When people ask me about Berlin, I told them that it was the perfect mix of old and new. I’ve only been once but that was the way I felt. And coming from Seoul, where you can find traditional hanok houses, castles and temples, it may have seemed a bit puzzling. But the fact is, the old and new seems to be happening right now at the moment; moving on very old subway trains, passing by both old and new buildings and of course, there’s that moment when you are standing right on the road where the Berlin Wall used to be. You don’t really get to live in traditional temples or castles in Seoul, and everything you use and ride on are pretty high tech, let alone new.
도시 곳곳에 전쟁의 자취가 조금씩 남아있지만 새로운 건물이나 아파트를 짓는 공사현장도 엄청 많아서 말 그대로 과거와 현재, 미래가 눈앞에 펼쳐진 느낌. 독일에 사는게 어떠냐고 물어보는 사람들에게 들 하는 얘기지만 베를린은 스튜트가르트와 너무 다르다는 것. 우리나라만큼은 아니지만 베를린은 다른 독일 도시와는 확연히 다른 느낌. 각각의 도시가 저마다 특징이나 매력이 있지만 그 모든, 대부분의 매력을 느낄 수 있는 곳이 베를린.
Stepping on the actual line of what used to be the Berlin Wall was strange, and I believe like any Korean who may have been here, I couldn’t help but to wonder what would happen to the two Koreas after unification. Completely different scenario, both politically and financially, but that strip of faded road did feel distant and yet close at the same time. And as I said, you can actually walk along the line where the Berlin Wall stood, and I was personally surprised how it was right in the middle of the two “regions.” The Korean Demilitarized Zone or the DMZ is more of a strip of land across the Korean peninsula, not just a road, so it feels a bit more distant, but the Berlin Wall, it was like someone just ran down a line with a piece of chalk. This was fascinating, at least for me.
The famous “Ampelmaennchen,” which translates to “little traffic light man.” It’s the symbol shown on the pedestrian signs in the former East Germany. The concept and development of the symbol is quite remarkable. It was designed by traffic psychologist (I didn’t even know there was such a thing) Karl Peglau, who argued that the traditional all rounded signs that are only distinguished by colors were not helpful for everyone, especially for those who have problems differentiating colors, about 10 percent of the population. It was a success and remained until the unification, which eventually led them to be put down and renewed by a standardized traffic sign. But then it was revived following graphic designer Markus Heckhausen’s vision and also the East German nostalgia movement, or “Ostalgie.” Another living proof of old and new.
독일의 암펠만 신호등. 동독의 교통 인지심리학자였던 칼 페글라우에 의해 만들어진 신호등으로 전통적인 원 모양의 색으로만 구분되던 전통적인 신호등은 색맹인 사람들에게는 아무 의미가 없어서였다고. 독일 통일 이전까지 인기를 끌다가 통일 이후 사라질 위기에 처하게 되는데 그래픽 디자이너 마커스 헥하우젠의 비전으로 컴백하게 되었다고. 지금은 베를린은 물론 다른 도시에서도 조금씩 선보이기 시작했고 이제는 독일을 대표하는 기념품으로 발전했다.
The Schiffbauerdamm riverside is a great place to walk around and search for something to eat. Or drink. Or both. We stopped by the Berliner Republik and had beer and Schweinhaxe. Because that’s the thing to do. If you need to explore more about food in the city, check out my friend and fellow blogger Kaffee und Kuchen’s blog post on Berlin food and restaurants.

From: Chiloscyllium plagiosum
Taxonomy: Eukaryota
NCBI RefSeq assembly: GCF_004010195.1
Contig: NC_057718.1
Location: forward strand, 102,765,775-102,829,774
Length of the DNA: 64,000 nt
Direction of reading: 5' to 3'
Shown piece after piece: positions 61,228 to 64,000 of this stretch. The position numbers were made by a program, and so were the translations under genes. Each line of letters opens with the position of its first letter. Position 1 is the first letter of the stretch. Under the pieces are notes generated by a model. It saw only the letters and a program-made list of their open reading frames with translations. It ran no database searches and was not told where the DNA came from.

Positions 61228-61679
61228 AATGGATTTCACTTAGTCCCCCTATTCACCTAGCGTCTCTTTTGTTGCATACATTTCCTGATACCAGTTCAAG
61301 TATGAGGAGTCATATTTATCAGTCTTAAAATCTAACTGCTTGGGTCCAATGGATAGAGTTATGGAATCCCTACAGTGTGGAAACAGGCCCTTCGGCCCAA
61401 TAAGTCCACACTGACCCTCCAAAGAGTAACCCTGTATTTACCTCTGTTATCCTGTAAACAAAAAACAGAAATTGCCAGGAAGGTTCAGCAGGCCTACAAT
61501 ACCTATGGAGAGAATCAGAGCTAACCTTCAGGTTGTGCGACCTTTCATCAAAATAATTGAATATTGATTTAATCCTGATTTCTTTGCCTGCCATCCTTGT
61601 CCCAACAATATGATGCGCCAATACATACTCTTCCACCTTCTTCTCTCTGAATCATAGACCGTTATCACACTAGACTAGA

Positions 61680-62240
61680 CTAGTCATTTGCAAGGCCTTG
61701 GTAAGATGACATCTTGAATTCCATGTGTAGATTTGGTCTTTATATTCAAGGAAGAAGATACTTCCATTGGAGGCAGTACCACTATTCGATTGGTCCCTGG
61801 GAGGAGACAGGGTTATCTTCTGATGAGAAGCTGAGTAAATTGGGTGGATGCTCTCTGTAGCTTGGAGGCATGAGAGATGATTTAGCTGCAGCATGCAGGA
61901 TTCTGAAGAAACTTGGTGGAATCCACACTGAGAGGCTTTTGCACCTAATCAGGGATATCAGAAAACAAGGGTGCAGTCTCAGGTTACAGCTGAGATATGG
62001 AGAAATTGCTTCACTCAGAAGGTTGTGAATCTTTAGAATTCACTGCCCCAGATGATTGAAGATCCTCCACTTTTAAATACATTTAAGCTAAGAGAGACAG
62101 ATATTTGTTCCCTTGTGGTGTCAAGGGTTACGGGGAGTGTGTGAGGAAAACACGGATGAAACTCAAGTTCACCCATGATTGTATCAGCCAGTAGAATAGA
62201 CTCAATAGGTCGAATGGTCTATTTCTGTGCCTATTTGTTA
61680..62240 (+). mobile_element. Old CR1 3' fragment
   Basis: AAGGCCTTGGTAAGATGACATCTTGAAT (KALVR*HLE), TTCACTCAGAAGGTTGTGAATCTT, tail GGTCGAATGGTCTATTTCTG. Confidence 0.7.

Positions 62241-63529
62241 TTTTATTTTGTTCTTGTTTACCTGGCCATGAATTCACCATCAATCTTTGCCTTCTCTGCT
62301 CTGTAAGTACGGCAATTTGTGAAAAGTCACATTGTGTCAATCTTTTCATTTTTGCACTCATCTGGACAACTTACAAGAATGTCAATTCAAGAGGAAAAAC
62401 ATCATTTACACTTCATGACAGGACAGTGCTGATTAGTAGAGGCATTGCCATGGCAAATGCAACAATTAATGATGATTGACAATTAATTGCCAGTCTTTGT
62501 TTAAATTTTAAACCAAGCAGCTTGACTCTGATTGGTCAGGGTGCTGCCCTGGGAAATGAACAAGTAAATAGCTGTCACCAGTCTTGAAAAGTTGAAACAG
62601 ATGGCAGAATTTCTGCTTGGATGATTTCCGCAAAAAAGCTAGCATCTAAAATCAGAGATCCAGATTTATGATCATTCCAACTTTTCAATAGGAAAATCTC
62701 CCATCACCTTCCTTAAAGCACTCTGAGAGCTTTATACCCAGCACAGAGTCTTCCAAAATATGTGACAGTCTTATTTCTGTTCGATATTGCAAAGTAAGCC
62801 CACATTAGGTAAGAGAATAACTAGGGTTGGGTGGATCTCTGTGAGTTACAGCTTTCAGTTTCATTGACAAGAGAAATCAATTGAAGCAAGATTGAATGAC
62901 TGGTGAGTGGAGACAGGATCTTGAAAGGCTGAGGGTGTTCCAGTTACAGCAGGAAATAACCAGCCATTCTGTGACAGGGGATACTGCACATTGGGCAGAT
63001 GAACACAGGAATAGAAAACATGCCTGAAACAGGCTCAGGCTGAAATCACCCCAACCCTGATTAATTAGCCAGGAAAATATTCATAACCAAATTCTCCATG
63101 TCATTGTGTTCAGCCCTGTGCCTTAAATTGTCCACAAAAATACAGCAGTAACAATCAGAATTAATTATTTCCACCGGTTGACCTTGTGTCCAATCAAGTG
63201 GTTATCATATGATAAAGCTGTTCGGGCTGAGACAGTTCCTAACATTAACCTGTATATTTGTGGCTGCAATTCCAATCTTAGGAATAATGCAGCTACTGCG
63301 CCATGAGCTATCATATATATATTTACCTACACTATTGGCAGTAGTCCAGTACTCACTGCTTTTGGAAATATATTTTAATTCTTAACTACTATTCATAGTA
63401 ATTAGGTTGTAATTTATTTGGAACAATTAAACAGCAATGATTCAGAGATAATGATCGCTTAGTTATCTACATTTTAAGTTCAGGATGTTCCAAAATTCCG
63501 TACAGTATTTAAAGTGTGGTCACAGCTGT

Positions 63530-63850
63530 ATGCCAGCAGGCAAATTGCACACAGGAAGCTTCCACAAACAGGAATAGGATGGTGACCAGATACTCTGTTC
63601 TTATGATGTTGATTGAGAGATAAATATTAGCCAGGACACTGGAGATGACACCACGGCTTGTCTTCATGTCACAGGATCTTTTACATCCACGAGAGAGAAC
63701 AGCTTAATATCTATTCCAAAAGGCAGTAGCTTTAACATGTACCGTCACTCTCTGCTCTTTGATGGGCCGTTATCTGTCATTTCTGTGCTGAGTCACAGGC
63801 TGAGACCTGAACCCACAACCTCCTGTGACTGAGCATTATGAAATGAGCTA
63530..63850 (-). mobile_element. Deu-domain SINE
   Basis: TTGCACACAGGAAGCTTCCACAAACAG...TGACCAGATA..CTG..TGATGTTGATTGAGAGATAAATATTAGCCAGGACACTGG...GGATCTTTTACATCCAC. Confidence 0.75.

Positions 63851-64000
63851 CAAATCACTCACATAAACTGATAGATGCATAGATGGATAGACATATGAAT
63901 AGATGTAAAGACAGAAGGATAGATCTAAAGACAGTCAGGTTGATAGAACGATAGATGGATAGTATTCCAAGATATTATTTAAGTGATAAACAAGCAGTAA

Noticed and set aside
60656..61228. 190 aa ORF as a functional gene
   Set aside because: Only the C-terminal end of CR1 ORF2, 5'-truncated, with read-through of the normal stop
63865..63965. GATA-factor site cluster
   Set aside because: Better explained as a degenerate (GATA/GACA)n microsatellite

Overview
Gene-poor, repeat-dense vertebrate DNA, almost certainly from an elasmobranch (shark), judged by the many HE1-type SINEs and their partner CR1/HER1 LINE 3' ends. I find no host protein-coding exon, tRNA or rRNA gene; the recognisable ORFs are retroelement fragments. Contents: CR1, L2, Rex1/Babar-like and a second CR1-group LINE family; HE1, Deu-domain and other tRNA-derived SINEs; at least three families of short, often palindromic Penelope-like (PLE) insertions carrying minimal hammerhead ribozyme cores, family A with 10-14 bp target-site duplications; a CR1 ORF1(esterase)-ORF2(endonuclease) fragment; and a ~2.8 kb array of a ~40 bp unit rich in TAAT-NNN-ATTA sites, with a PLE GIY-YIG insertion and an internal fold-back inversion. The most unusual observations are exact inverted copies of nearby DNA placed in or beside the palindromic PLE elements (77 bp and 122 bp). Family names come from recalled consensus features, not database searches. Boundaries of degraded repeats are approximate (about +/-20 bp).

어디가서 뭘 먹어야할지 모른다면 일단 Schiffbauerdamm 강변 근처로 고고. 어딜 가도 일단 맥주가 맛있으므로 메뉴를 잘못 주문해도 다 용서가 되는 분위기. 독일 음식을 꼭 먹고 싶다면 (역시나) 소세지나 슈바인학세를 주문. 한국인이라면 중간에 김치나 단무지라도 먹고 싶어질 수도 있지만 독일의 대표적인 음식을 먹고 싶다면 고고. 또 다른 곳을 원한다면 여기 (영어) 참고!
I personally wanted to check out Checkpoint Charlie and yes, the “soldiers” standing next to the sign are actors, and yes, they make you pay to take a photo with them, but I was glad I went. There’s also a museum right next to Checkpoint Charlie, which was both good and bad. It has a lot of things to read and see, but it is a bit cramp and especially when it’s hot, no AC, which can be very frustrating. It’s not hard to get information on both Germanys anywhere you go, but this one was also quite informative, despite the cons.
체크포인트 찰리는 1961년부터 1990년까지 연합군과 외국인, 외교관 등이 동독과 서독을 드나들 수 있었던 유일한 검문소였다. 베를린 장벽이 무너진 후 검문소도 철거되었지만 지금은 관광지로서의 역할을 톡톡히 하고 있다. 예를 들면 옆에서 사진을 찍으려면 돈을 내야한다거나, 군복을 입은 연기자들과도 사진을 찍으려면 돈을 내야하는 등의 역할이랄까. 검문소 옆에는 박물관도 있는데 작고 뭔가 허술한 부분이 없지 않아 있지만 꽤 다양한 볼거리들이 있어서 가볼만한 곳. 대신 여름에는 에어콘이 없거나 거의 미미해서 굉장히 답답하고 더울 수 있다는 단점이 있다.
And by habit, I search for a place to go up and see the city. In the case of Berlin, it was the Berliner Dom. A beautiful cathedral, both inside and out. I was never a fan or believer of “locking up your love” with a lock and throwing away the key (also known as the “love lock”), but you can now find them everywhere. And if you haven’t already read it in the news, the French government decided to get rid of all those locks covering the Pont Des Arts bridge. There are numerous articles about it, and the best headline goes to “Lock and Load” and “End of a love too heavy to bear.”
높은 곳에 올라가는 버릇, 베를린에서도 빛을 발했는데 주인공은 바로 베를린 성당. 들어가려면 표를 사야한다는 단점이 있었지만 올라가면 대신 베를린 전경을 내려다볼 수 있다. 두둥. 어디서부터 시작된 전통인지는 모르겠지만 이젠 세계 어디를 가도 꽤 유명한 다리에 걸려있는 사랑의 자물쇠들. 파리의 유명한 다리는 너무 무거워져서 결국 다 없애버렸다는…그럼 그 사랑들은 다 어디로…
The view is beautiful and look at all those construction cranes! Berlin is going through quite a facelift. The way up to the top of the cathedral is quite dark and narrow, plus there’s not a lot of people heading up and it’s also a bit of a maze, so if you are scared of heights or very narrow, closed areas, think again. You also pay a small fee to get inside the cathedral, so there’s that too.
The Charlottenburg Palace is not the most touristic place in the city, but we were staying quite close to it so we walked over for a afternoon stroll. It’s beautiful. I wouldn’t say it’s a must-visit, but if you are in the neighborhood, I would recommend a visit. A reminder though, there’s not much to do around the palace, let alone eat, so maybe a walk after a meal or even a picnic would be better than just venturing out.
샬로텐버그 궁전은 사실 그렇게 유명한 곳은 아니었으나 우리가 머물고 있던 호텔에서 가까워 산책겸 나왔다가 발견한 곳. 볼게 많거나 대단하거나 하진 않아서 꼭 가야하는 곳은 아니지만 여유럽게 산책이나 피크닉을 하기엔 완벽한 곳.
All photos by rachelsanghee. July, 2013.